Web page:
It was certainly with a sense of pride that I joined the other new councillors for a drink and dinner afterwards, in the last elections only 18 British people gained seats. Whilst integration may still be a way off, we’re on our way!


The Mayor

I often admire how self sufficient the people round here are. It is of course partly due to their hatred of waste and spending money “unnecessarily” and goes back to the fact that this was, until relatively recently, a very poor and isolated area, but there are limits and unfortunately our mayor was recently a victim of this do it yourself attitude: on a sunny Sunday a couple of weeks ago, he had a chat to a neighbour at about 12, left to have lunch, but decided to quickly fix a problem with his roof first. He fell from the roof and after an airlift to Toulouse and a lot of ups and downs, the family had to decide to switch the machines off.


I don’t share this tragic event lightly, but it is part of my life here and Gilles Bousquet, maire of Bournazel was quite a part of that, taken away at 49 and leaving two young girls.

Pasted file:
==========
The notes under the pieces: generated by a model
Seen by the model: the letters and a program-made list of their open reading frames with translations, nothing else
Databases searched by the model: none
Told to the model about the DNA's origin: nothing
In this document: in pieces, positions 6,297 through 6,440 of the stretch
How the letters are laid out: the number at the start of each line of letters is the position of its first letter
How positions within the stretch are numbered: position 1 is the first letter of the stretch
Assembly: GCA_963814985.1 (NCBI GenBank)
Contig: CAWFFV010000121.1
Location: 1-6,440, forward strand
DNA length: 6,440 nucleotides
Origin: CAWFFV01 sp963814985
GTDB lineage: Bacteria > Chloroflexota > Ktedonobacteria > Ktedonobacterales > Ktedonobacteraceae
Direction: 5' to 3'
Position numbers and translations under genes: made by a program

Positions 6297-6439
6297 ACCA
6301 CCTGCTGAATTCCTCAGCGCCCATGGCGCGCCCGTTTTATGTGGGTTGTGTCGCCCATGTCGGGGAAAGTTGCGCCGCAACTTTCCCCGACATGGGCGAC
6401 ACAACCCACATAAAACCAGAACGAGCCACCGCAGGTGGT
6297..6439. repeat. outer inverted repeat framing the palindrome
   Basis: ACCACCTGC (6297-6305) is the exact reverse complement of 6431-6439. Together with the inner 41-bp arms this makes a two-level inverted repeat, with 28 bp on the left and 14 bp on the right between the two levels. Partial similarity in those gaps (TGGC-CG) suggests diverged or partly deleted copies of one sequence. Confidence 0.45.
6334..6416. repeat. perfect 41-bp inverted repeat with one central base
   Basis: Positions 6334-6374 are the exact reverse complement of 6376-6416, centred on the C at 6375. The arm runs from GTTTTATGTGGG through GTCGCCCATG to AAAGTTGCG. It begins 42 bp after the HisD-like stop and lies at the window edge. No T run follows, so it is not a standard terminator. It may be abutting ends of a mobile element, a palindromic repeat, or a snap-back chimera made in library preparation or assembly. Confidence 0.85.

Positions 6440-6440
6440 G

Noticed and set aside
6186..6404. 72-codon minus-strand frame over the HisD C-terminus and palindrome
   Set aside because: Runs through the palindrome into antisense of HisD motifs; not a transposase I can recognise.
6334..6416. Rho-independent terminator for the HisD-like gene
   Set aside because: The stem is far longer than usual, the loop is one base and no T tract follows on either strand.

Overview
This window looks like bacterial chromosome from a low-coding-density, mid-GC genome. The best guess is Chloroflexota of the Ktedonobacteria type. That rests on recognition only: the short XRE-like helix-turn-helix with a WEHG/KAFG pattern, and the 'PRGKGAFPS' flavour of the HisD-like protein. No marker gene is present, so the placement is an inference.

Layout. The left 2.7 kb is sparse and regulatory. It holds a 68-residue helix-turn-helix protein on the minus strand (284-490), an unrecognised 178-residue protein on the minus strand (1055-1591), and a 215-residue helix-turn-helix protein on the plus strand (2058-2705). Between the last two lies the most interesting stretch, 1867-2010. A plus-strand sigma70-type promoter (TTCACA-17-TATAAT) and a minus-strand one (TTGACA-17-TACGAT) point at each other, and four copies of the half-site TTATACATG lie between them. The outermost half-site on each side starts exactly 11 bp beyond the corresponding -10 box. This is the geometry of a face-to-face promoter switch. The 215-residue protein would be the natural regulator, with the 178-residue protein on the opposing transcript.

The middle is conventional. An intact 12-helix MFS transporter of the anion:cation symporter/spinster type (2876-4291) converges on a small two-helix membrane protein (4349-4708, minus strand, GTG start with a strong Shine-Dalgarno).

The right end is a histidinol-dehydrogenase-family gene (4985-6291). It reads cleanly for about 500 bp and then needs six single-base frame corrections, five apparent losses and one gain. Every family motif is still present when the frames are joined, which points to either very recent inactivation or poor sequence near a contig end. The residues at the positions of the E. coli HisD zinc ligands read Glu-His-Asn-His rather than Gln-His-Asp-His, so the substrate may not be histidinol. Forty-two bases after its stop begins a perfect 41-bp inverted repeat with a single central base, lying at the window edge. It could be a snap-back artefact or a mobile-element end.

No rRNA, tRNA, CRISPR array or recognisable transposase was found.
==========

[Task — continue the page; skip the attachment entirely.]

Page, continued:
A funeral in the around here is a very different event to one in Britain. Firstly, they happen very quickly after the event (usually on the third day), this one took slightly longer to organise. Secondly the rules about who goes are different as well. You are expected to go if touched in any way by the person; an example was when a work colleague of mine lost her mother, I was surprised that everyone kept asking if I was going. At first I said no, seeing no reason why I would be going to the funeral of someone I had never met. After being asked for the third time I consulted a local oracle, and discovered that I was expected to go to “support my colleague in her mourning”. There are plenty of other examples of why you should go, not least in my case the fact that I only work until 2 pm so am available!